Occasionally, the Union comes up with such material--recently the paper published several stories, based on Department of Education leaks, that indicate that state Supt. of Public Instruction Bill Honig has been instrumental in the success of the Quality Education Project, a "parent involvement" program run by Honig's wife. Other stories have pointed out that some legislative employees who left with lucrative "golden handshake" deals as a result of Proposition 140 layoffs, moved immediately to other well-paid state jobs.
Most of the time, however, there aren't enough reporters to follow up good leads or even to cover important ongoing news.
In their attempts to trim expenses, Smith and Farah have cut the paper's use of newsprint by 35% to 40%, have eliminated most circulation outside the city limits and have limited the number of papers available in street news racks.
Salaries for editors and reporters are much lower than those at the Bee, past and present staff members say, and expense accounts are virtually nonexistent.
For a few weeks recently--a time Farah said was "as tight as I've ever been through"--reporters were required to supply their own notebooks.
Money has been so tight lately that the Union has not paid the company that maintains its copying machines, the janitorial service that cleans the building, or the telephone company, among other creditors.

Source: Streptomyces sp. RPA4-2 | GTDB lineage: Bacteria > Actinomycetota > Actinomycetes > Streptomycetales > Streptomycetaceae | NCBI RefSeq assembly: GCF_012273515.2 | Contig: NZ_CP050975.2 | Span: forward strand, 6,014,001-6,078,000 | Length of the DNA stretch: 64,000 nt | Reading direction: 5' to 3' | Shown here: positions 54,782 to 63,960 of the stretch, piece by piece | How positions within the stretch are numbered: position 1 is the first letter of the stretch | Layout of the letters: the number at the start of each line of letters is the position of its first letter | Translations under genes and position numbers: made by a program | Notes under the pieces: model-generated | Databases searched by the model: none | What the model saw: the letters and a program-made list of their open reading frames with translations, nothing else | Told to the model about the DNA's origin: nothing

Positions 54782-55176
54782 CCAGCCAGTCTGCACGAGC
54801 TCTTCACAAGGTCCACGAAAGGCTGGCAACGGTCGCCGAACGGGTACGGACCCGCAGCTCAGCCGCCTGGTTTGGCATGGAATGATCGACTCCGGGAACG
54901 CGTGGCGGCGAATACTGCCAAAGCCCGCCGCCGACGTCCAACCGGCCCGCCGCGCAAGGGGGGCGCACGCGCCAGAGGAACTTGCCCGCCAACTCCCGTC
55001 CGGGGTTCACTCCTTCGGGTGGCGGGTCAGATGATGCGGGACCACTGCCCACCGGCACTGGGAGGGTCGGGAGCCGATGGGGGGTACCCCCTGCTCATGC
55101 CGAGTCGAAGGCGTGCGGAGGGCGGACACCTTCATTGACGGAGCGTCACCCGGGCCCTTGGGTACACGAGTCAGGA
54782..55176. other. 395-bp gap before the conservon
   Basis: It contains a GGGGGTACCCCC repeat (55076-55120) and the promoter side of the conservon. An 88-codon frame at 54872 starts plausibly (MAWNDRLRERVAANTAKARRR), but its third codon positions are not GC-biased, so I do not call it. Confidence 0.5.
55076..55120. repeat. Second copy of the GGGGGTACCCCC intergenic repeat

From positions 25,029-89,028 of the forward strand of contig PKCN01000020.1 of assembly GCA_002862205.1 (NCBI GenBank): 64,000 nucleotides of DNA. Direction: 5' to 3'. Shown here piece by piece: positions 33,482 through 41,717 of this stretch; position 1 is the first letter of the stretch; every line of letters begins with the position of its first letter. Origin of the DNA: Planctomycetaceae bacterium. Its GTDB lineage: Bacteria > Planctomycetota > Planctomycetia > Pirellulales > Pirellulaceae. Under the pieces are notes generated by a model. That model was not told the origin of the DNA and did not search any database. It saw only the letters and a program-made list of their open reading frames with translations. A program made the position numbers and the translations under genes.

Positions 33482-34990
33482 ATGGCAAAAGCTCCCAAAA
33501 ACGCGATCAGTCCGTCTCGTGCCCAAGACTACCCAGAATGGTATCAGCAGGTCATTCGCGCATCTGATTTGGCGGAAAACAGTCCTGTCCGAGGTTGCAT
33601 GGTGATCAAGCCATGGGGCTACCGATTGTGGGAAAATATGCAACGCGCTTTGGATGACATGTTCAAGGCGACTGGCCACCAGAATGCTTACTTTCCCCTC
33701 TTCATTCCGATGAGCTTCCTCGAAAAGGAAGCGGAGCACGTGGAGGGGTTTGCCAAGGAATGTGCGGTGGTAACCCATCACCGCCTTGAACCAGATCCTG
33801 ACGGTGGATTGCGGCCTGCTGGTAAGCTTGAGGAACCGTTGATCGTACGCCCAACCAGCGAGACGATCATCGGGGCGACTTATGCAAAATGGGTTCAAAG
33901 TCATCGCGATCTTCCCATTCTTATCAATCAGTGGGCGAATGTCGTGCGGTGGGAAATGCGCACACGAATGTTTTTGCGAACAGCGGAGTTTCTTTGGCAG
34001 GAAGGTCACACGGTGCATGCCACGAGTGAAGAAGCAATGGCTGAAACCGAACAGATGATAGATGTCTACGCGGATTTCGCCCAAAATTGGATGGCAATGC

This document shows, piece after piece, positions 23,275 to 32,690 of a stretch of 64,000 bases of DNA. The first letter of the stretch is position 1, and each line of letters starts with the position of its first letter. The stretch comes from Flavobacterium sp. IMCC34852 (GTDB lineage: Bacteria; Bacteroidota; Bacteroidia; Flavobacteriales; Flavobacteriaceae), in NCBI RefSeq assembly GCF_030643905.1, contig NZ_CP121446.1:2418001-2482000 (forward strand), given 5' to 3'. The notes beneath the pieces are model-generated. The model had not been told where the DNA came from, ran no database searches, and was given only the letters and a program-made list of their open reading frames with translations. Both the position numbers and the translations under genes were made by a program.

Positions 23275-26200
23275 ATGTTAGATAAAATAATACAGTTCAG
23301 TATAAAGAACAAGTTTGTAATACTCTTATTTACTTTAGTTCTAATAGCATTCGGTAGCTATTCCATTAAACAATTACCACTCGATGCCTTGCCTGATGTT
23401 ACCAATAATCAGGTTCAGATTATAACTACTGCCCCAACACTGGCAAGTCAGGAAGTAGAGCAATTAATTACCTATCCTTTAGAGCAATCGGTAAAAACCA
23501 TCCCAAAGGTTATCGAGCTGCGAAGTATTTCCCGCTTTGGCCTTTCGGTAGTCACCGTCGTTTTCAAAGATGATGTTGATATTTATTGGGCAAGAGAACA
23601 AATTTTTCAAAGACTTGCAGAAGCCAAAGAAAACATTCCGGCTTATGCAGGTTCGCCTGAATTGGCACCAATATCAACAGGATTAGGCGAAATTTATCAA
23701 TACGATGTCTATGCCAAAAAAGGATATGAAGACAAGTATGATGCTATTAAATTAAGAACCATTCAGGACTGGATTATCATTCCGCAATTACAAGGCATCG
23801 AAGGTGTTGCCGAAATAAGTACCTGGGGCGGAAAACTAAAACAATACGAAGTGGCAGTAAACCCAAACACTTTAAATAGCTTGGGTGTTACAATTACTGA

Publisher Smith acknowledged that some recent bills have not been paid but said, "we've put all these people on a schedule. We've been able to satisfy them that they'll get their money."
Both Smith and Farah say that the worst is over, there will be no more staff reductions and the paper will begin to make money soon.
But there are few hopeful signs.
In addition to the great gap in circulation, executives at McClatchy Newspapers, which publishes the Bee, say their paper carries 86% of the daily newspaper advertising in the Sacramento area, a claim the Union does not dispute.
"The most important step conservatives can take to reshape the media in this country and reclaim it is to help the Union flourish and survive," Farah wrote in "Between the Lines." "Only the Union is attempting to win the battle in the marketplace with circulation and advertising dollars, rather than huge subsidies from churches or ideologically inspired sugar daddies."
But so far, this message is not selling and Washington media analyst John Morton doubts that it will.
"Most advertisers don't care much about politics or ideology," Morton said. "They spend their money where they think they'll get the best return. These guys are businessmen and most of them are operating on low profit margins. They can't afford to spend money on things that give them a warm glow in their glands."